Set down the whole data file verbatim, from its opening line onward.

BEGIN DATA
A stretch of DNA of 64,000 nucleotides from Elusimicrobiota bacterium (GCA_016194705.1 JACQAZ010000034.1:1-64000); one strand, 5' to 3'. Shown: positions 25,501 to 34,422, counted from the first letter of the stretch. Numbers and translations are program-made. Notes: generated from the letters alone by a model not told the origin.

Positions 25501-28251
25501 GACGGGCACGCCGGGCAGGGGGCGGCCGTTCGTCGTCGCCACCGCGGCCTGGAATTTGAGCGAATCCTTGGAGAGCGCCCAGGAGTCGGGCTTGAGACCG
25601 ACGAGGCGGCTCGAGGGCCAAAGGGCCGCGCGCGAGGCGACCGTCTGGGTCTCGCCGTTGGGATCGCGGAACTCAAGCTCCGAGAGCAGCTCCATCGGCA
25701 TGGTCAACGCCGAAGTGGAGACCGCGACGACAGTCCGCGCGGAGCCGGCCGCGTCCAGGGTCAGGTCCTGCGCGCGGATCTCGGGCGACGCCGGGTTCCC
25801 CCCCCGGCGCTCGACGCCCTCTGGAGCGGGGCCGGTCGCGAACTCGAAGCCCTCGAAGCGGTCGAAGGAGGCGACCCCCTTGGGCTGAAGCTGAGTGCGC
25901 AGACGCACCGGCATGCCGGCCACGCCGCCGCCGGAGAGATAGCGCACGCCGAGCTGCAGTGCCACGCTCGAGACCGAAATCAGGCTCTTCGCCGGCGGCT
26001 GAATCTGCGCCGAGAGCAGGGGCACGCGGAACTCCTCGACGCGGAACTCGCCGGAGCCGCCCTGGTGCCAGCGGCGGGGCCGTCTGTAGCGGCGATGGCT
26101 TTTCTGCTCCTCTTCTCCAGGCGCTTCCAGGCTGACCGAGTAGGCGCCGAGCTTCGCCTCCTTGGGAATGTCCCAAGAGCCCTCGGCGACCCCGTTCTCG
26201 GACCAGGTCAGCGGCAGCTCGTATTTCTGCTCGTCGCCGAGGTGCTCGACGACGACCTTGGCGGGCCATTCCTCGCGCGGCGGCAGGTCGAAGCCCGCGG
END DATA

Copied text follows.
A stretch of DNA of 64,000 nucleotides from Elusimicrobiota bacterium (GCA_016194705.1 JACQAZ010000034.1:1-64000); one strand, 5' to 3'. Shown: positions 25,501 to 34,422, counted from the first letter of the stretch. Numbers and translations are program-made. Notes: generated from the letters alone by a model not told the origin.

Positions 25501-28251
25501 GACGGGCACGCCGGGCAGGGGGCGGCCGTTCGTCGTCGCCACCGCGGCCTGGAATTTGAGCGAATCCTTGGAGAGCGCCCAGGAGTCGGGCTTGAGACCG
25601 ACGAGGCGGCTCGAGGGCCAAAGGGCCGCGCGCGAGGCGACCGTCTGGGTCTCGCCGTTGGGATCGCGGAACTCAAGCTCCGAGAGCAGCTCCATCGGCA
25701 TGGTCAACGCCGAAGTGGAGACCGCGACGACAGTCCGCGCGGAGCCGGCCGCGTCCAGGGTCAGGTCCTGCGCGCGGATCTCGGGCGACGCCGGGTTCCC
25801 CCCCCGGCGCTCGACGCCCTCTGGAGCGGGGCCGGTCGCGAACTCGAAGCCCTCGAAGCGGTCGAAGGAGGCGACCCCCTTGGGCTGAAGCTGAGTGCGC
25901 AGACGCACCGGCATGCCGGCCACGCCGCCGCCGGAGAGATAGCGCACGCCGAGCTGCAGTGCCACGCTCGAGACCGAAATCAGGCTCTTCGCCGGCGGCT
26001 GAATCTGCGCCGAGAGCAGGGGCACGCGGAACTCCTCGACGCGGAACTCGCCGGAGCCGCCCTGGTGCCAGCGGCGGGGCCGTCTGTAGCGGCGATGGCT
26101 TTTCTGCTCCTCTTCTCCAGGCGCTTCCAGGCTGACCGAGTAGGCGCCGAGCTTCGCCTCCTTGGGAATGTCCCAAGAGCCCTCGGCGACCCCGTTCTCG
26201 GACCAGGTCAGCGGCAGCTCGTATTTCTGCTCGTCGCCGAGGTGCTCGACGACGACCTTGGCGGGCCATTCCTCGCGCGGCGGCAGGTCGAAGCCCGCGG